Finnish beginning— Helsinki


The World Design Capital for 2012 is having a design renaissance. Helsinki officials, academics and designers are inspired by the chance to prove it isn’t stuck in the shade of its mid-century heritage. Three key facts: 1: Three per cent of city budget goes on culture. 2: Bars open until 02.00. 3:Parks make up 40 per cent of the city.

Aalto University, Elizabeth Salonen, Suvi Saloniemi, The Lutheran Cathedral

The Empire-style façade of Helsinki’s harbourside City Hall is just that: a façade. The building, originally a hotel when it was built in the early 1800s, was remodelled in the 1960s, keeping just its outer skin as dictated by strict conservation regulations. Today, the 1960s interior – with its white walls and enormous forest green shag-pile rug – has in its turn been preserved. Two opposing architectural styles co-exist here and the building is a good metaphor for Helsinki’s current design conundrum.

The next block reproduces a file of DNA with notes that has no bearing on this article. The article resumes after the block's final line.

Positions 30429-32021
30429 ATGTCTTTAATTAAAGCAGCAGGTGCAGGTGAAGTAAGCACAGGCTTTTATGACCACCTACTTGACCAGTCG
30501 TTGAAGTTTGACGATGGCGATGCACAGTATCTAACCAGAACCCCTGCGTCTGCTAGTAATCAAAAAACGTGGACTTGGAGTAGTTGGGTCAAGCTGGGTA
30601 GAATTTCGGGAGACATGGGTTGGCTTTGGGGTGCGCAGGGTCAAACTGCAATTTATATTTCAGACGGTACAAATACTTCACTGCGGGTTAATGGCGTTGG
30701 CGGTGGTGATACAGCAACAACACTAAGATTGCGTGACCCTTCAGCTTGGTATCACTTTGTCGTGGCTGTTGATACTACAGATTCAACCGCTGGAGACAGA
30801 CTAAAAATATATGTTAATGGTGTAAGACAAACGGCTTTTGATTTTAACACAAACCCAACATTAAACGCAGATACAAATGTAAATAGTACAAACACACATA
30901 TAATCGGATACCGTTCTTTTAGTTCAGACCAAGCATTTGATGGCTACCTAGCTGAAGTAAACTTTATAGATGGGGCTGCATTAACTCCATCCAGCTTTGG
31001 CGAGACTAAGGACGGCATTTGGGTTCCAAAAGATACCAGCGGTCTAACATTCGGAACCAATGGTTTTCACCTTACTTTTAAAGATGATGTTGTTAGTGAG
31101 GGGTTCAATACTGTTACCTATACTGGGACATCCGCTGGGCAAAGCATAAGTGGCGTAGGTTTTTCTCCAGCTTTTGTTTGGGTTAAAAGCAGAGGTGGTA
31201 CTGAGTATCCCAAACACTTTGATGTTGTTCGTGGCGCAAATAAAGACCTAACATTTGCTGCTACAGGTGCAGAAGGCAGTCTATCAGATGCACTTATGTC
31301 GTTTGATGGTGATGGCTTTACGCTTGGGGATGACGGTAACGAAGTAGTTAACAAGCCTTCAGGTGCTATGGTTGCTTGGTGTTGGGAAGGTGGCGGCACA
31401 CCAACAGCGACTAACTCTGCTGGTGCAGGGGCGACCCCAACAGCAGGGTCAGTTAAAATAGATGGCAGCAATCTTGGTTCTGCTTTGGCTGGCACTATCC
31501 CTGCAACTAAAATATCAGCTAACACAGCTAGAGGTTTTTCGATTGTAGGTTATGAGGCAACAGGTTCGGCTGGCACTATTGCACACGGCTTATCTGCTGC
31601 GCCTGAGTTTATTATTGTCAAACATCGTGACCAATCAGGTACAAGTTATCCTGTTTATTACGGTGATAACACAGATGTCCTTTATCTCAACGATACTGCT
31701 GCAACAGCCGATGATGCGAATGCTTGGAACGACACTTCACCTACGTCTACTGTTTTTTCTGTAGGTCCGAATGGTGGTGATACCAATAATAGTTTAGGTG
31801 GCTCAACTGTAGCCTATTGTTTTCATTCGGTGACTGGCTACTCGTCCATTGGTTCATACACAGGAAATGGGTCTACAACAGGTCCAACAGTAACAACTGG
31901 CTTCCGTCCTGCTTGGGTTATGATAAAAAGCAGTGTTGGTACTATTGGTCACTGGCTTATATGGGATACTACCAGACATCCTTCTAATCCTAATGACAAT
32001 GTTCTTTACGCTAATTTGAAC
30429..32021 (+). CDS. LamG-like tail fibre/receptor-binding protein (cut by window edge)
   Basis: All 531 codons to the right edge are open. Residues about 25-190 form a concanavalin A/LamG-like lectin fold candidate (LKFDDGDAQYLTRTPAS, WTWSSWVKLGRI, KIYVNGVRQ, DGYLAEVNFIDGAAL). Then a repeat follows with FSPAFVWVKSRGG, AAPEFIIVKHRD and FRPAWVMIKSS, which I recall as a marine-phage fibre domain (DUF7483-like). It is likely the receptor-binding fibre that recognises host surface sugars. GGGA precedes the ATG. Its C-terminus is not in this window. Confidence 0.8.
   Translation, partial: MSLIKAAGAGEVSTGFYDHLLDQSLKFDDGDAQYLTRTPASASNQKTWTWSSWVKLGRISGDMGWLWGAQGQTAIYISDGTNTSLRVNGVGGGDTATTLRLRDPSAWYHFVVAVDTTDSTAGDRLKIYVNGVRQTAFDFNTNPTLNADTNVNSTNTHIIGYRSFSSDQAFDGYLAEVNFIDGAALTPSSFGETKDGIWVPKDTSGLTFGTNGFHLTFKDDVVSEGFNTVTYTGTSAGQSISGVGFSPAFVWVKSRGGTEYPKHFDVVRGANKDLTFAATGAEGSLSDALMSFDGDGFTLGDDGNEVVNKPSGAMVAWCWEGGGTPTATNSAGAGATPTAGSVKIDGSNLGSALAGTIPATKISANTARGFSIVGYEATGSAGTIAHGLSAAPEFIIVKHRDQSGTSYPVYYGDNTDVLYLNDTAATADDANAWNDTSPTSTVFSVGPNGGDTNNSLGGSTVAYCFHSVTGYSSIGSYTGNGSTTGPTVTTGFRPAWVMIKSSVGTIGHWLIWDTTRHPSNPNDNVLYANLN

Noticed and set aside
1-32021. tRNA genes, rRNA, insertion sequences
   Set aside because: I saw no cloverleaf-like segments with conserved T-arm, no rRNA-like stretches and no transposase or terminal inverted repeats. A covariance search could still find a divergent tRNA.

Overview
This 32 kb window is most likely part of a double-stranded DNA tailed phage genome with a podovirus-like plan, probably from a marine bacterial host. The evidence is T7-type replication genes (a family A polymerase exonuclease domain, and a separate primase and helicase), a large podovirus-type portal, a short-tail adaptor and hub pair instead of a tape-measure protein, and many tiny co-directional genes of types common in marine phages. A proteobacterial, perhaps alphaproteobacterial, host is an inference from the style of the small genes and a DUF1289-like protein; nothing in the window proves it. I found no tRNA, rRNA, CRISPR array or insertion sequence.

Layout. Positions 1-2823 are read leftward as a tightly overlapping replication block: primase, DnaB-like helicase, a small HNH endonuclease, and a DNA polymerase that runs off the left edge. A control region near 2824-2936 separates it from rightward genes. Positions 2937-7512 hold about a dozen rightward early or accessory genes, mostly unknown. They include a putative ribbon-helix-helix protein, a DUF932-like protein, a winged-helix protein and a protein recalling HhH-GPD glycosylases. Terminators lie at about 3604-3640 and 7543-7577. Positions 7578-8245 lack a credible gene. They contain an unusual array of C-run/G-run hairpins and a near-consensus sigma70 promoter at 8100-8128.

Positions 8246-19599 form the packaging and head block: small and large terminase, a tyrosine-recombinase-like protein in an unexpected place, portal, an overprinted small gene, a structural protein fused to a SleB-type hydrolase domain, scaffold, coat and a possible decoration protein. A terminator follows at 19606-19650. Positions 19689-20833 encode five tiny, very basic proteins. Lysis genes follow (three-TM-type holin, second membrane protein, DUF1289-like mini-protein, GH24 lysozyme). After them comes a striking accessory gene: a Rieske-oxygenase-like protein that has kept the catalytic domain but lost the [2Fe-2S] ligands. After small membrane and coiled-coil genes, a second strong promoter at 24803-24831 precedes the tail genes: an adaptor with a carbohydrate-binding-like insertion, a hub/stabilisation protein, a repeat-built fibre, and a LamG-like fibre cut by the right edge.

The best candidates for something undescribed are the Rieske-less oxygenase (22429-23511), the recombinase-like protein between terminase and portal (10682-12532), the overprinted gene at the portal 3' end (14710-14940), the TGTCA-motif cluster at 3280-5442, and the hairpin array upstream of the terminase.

The city has recently been chosen as the…

Perfect position

Finland’s national carrier, Finnair, has an unrivalled service connecting Europe to Asia. Helsinki is also a midway point between America and Asia and, when the fast train begins service this autumn, St Petersburg will eventually be just three hours away. The Finnish capital is looking less like just another Scandinavian outpost and is now beginning to make the most of its strategic geographical positioning.


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